Thank you to everyone across Salford who has come forward for their COVID-19 vaccinations. By taking this simple, safe and effective way of protecting you and the vulnerable people you come into contact with, you are helping us fight the pandemic in Salford.
- How to get your COVID-19 vaccination in Salford
- Your vaccinations
- After you have been vaccinated
- Identifying a scam caller
- COVID-19 vaccine Frequently Asked Questions
- Information in alternative languages
- Information in alternative formats - including British Sign Language (BSL)
- Information in easy read
It is never too late to get your COVID-19 vaccine.
The COVID-19 vaccine helps to reduce the chance of COVID-19 infection and provides good protection against serious disease or hospitalisation. It may take a few weeks to build up some protection from the first dose of vaccine.
- People aged 16 and over can get their 1st, 2nd and booster dose of the COVID-19 vaccine at any of our vaccine sites across Salford (See eligibility table above).
- Children aged 12-15 years, who had their 1st vaccination 12 weeks or more ago, can get their 2nd vaccination. If you have a health condition that puts you at higher risk of COVID-19 or live in a household with someone who is immunosuppressed and are aged 12-15, you may be eligible for a booster.
Children aged 5-11 years (from April 2022) are eligible for their 1st vaccination. If in a clinical high risk group or who live with someone who, of any age, are immunosuppressed you will be invited by letter and told how to book an appointment.
There are different of ways you can get your COVID-19 vaccinations in Salford:
Book an appointment via the National Booking System (easiest and quickest)
- Attend a walk-in clinic (subject to availability)
Call 119 to book
At one of our selected pharmacies (see below)
If you have any questions or need further help understanding how, when and where you can go to get your COVID-19 vaccination, call The Spirit of Salford Helpline on 0800 952 1000, Monday to Friday 8.30am to 4.30pm.
Alternatively, you can get vaccinated at the Greater Manchester Vaccination Centre (Etihad Football and Tennis Centre, 9 Sport City Way, M11 3DU) Mondays, Tuesdays, Thursdays 8am to 8pm; or Wednesdays, Fridays, Saturdays, Sundays 8am to 3:30pm. (Closed on bank holidays and match days). To book appointments, visit the National Booking system or call 119. For walk-in opening hours and vaccines available, see the walk-in Clinics page.
Visit the COVID-19 vaccination clinics page for current details of clinics open across Salford. This list is updated weekly and subject to change.
Salford residents can get their COVID-19 vaccinations at the pharmacies, listed below.
Pharmacies can vaccinate age 16 upwards. They will not be participating in the 5-11 years vaccinations.
- Newbury Place Pharmacy 55 Rigby Street, Broughton, M7 4NX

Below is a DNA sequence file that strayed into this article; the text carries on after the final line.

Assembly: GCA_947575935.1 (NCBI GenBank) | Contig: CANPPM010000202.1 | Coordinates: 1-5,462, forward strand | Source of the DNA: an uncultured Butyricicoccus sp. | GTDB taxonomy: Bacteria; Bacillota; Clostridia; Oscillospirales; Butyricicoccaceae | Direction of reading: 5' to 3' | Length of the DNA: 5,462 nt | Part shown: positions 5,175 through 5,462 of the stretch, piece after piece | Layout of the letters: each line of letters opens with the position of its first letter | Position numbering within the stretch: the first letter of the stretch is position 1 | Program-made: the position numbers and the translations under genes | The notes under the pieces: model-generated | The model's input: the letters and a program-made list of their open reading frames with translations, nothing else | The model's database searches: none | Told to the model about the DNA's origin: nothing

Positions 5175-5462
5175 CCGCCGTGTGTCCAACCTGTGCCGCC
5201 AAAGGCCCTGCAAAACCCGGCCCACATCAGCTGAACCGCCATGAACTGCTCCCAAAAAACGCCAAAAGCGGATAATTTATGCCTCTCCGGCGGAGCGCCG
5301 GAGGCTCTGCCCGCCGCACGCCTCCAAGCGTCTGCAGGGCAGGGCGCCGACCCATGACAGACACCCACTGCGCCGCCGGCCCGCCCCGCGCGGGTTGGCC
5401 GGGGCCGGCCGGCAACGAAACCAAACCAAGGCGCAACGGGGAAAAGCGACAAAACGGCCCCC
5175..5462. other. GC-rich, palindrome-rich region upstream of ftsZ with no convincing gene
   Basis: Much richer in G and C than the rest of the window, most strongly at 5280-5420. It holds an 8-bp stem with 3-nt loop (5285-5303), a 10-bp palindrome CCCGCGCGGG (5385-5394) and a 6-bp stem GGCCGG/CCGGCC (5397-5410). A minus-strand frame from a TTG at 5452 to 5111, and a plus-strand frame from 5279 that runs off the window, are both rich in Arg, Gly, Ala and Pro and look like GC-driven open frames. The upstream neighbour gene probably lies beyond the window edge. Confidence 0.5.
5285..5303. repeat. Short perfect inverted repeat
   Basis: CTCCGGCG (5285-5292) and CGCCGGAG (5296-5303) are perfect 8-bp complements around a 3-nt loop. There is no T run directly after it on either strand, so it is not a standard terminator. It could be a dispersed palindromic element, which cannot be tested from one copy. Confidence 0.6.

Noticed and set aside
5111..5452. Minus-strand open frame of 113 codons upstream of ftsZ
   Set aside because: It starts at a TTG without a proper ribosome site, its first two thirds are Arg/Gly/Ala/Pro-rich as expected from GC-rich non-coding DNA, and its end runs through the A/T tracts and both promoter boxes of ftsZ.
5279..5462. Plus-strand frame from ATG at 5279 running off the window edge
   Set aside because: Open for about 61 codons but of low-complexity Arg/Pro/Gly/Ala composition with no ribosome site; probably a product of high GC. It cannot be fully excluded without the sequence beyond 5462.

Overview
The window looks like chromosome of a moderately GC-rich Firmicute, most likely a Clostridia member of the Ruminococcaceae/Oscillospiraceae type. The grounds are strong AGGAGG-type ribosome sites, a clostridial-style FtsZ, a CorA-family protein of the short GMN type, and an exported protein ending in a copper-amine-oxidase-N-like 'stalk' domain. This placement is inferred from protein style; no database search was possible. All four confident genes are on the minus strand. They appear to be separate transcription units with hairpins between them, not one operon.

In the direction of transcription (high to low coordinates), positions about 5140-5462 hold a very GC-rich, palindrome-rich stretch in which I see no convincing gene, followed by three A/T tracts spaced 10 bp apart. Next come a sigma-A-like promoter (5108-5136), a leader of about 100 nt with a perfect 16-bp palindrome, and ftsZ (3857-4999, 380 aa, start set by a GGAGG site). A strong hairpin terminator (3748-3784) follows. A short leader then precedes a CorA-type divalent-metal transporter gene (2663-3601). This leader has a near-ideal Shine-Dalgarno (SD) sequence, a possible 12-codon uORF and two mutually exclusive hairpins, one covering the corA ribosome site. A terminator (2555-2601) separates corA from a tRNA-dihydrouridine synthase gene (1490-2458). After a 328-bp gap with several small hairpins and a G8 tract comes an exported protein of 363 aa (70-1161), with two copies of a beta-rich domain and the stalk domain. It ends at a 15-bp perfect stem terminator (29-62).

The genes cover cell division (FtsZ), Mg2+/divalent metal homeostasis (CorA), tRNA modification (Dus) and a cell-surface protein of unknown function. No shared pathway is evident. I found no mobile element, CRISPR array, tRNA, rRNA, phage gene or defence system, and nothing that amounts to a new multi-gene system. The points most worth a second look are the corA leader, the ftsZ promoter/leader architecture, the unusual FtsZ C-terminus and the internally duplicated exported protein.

- Tims & Parker, 716 Bolton Road, Pendlebury, Swinton, M27 6EW
- Tims & Parker, Morston Close, Ellenbrook, Worsley, M28 1PB
K's Chemist, 120 Phoebe St, Ordsall, M5 3PH
To book your COVID-19 vaccinations at any of the pharmacies listed please use the national booking system.
How to get to a vaccination centre in Salford
Visit the Transport for Greater Manchester (TfGM) journey planning homepage for information on journey planning, the latest service changes and timetable information. Alternatively, you can call 0871 200 2233. If you are unable to travel independently or have difficulties paying for public transport, there are a number of options available to you. For further information visit www.salford.gov.uk/travel-help or call the Spirit of Salford helpline on 0800 952 1000.
If you fall into one of the eligible groups listed above, but are unable to get to our vaccination site, please contact 0800 953 0116, you may be eligible for a home visit for your COVID-19 vaccinations.
The first dose of both the Pfizer/BioNTech and Oxford/AstraZeneca vaccine offer good levels of protection, but to get additional protection from COVID-19, everyone needs a second dose. This would be 8 weeks later for those aged 16+ and 12 weeks later for those aged 12-15 (unless they are clinically extremely vulnerable or immunosuppressed then it is 8 weeks).
If you book your COVID-19 appointments through the national booking service (www.nhs.uk/covidvaccine or ringing 119) you will be able to book both your first and second appointments at the same time. You can remind yourself of the place and time of your vaccinations using the ‘manage my appointments’ section on www.nhs.uk/covid-vaccination.
A third dose of COVID-19 vaccine can be offered to certain patients aged over 12 with severely weakened immune systems at the time of their first or second dose, including those with leukaemia, advanced HIV and recent organ transplants.